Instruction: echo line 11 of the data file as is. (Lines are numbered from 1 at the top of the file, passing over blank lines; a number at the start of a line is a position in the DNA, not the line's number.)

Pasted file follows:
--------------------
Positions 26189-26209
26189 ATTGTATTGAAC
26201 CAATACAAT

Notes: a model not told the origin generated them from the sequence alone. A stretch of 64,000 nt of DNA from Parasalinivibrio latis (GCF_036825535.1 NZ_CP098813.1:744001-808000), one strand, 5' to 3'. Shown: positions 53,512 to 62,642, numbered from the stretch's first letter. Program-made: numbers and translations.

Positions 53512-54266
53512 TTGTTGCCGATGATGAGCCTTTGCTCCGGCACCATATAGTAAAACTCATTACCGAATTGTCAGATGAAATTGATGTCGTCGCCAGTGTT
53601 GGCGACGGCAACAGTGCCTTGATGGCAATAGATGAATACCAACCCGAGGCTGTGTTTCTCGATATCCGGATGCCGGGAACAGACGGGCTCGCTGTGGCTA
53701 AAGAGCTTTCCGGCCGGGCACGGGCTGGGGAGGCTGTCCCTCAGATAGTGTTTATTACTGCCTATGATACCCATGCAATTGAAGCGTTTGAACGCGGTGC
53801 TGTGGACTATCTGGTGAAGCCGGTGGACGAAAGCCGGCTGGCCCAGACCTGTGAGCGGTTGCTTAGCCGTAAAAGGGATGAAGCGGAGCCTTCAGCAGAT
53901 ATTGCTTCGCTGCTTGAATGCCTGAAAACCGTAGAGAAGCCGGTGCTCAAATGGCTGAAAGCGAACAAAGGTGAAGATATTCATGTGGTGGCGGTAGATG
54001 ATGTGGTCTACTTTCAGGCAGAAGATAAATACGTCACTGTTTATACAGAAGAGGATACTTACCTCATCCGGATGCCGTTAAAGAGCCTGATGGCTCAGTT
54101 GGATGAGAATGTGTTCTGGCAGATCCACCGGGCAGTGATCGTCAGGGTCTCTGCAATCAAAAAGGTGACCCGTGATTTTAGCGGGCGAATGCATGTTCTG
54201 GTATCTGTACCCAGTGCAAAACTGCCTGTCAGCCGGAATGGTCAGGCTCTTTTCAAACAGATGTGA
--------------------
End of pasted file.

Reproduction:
54001 ATGTGGTCTACTTTCAGGCAGAAGATAAATACGTCACTGTTTATACAGAAGAGGATACTTACCTCATCCGGATGCCGTTAAAGAGCCTGATGGCTCAGTT